|Hugi and Am. classic||Woof the dog|
Feb 10, 2003 9:26 PM
|one more time!
Their 240 gr. hubs
Isn't the design the same thing? What is the connection between the two companies?
|what's all this barking about?||the other Tim|
Feb 10, 2003 10:15 PM
|Which AC hubs are you saying are the same design as Hugi 240s? AFAIK, they're different companies, different products. Aren't most cartridge bearing hubs of similar design?|
|what's all this barking about?||Woof the dog|
Feb 10, 2003 11:29 PM
|well, there is a 240 gram Hugi hub, right?
Then there is a 240 gram Am. Classic ultralight rear cassette hub.
Plus I think I also heard a long time ago that somehow these two are either the same, or originate from the same source and what not. I may be wrong though.
That is why I am asking.
Woof the dog.
|nope...not even slightly similar in any way at all nm||ekdave|
Feb 11, 2003 7:15 AM
|Nothing in Common||DaveLobster|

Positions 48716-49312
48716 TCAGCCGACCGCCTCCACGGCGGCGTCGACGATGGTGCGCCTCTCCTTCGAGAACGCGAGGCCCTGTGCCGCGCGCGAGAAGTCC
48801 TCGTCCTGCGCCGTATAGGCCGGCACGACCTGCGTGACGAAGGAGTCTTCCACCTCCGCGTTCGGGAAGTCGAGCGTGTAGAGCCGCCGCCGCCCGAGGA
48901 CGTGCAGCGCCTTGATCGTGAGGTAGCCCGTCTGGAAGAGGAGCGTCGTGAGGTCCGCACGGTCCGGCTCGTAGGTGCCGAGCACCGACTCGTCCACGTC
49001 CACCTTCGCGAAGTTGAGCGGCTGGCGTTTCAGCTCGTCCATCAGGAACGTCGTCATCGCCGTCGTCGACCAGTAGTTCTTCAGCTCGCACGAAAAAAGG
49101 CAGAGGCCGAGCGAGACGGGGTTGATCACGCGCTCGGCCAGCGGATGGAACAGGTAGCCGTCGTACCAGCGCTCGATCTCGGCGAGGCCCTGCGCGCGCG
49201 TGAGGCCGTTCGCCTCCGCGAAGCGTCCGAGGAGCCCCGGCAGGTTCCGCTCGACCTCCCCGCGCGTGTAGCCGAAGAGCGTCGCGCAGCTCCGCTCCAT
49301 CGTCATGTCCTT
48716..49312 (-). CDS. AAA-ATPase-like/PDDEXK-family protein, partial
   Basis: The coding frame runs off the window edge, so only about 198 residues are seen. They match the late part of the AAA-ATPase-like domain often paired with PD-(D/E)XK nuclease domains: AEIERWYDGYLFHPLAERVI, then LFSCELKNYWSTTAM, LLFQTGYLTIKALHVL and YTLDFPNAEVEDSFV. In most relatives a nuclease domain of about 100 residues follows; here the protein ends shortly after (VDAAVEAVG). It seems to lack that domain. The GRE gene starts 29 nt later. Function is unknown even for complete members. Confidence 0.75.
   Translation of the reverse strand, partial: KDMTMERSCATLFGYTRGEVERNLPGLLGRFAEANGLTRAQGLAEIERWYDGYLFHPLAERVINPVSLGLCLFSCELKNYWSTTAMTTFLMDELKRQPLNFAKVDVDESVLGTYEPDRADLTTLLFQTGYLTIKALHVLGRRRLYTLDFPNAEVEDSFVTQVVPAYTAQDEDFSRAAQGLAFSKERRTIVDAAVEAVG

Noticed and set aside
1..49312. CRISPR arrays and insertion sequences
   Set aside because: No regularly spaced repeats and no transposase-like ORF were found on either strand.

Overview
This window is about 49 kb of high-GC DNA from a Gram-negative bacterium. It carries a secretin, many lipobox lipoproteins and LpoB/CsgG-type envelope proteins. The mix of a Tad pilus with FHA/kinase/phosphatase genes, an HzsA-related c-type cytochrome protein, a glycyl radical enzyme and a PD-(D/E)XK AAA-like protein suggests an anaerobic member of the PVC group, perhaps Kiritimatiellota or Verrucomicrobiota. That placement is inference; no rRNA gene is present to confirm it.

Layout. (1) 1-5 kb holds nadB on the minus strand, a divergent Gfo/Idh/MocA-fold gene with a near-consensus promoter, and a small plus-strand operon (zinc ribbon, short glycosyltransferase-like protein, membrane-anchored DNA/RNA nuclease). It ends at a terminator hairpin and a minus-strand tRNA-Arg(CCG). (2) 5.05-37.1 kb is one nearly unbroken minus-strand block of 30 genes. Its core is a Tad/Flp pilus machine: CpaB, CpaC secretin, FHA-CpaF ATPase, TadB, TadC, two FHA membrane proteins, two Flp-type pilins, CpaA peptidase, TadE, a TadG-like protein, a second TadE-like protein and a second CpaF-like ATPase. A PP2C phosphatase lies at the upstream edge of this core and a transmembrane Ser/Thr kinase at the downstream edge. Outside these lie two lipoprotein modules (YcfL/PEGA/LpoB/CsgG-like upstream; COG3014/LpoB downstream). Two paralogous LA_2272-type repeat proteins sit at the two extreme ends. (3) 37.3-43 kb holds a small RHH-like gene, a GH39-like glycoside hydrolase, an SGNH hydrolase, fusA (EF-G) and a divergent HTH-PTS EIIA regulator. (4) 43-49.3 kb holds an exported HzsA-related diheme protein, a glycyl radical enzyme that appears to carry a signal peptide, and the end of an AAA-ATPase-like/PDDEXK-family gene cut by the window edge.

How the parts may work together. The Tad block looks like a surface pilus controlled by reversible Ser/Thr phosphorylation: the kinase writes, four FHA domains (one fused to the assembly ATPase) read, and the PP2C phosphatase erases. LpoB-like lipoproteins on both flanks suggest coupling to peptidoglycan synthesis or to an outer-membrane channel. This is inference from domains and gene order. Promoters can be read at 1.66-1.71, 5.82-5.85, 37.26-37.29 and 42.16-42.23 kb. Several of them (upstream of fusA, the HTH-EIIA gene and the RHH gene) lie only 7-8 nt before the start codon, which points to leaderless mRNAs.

Feb 11, 2003 2:37 PM
|Other than being rear hubs, and light ones, there is no relation what so ever.
Hugi's are designed and made in Switzerland, by DT (the spoke company). They utilize two bearings, with the driveside bearing being in line with the spoke flange. There are no bearings inside the cassette body as it bears on the hub body. They use a star drive ratchet system, and you can really hear the pawls when they coast. They have very modern low-flange design. These hubs are used in the better Bontrager wheelsets.
The American Classic is designed in the U.S. and manufactured in Taiwan. They have four bearings, two in the hub body and two in the cassette body, so that each part is independently supported on the axle. They have a six-pawl drive system which uses a cam plate rather than springs to engage the pawls. There is no sound when coasting. They also use a very unique, almost retro, high-flange design with the non-drive side flange inset to reduce dish.
Each hub has its advantages, and both are reported to be excellent hubs.
I have no knowledge of any relationship between the two companies. American Classic doesn't even use DT spokes in their wheels.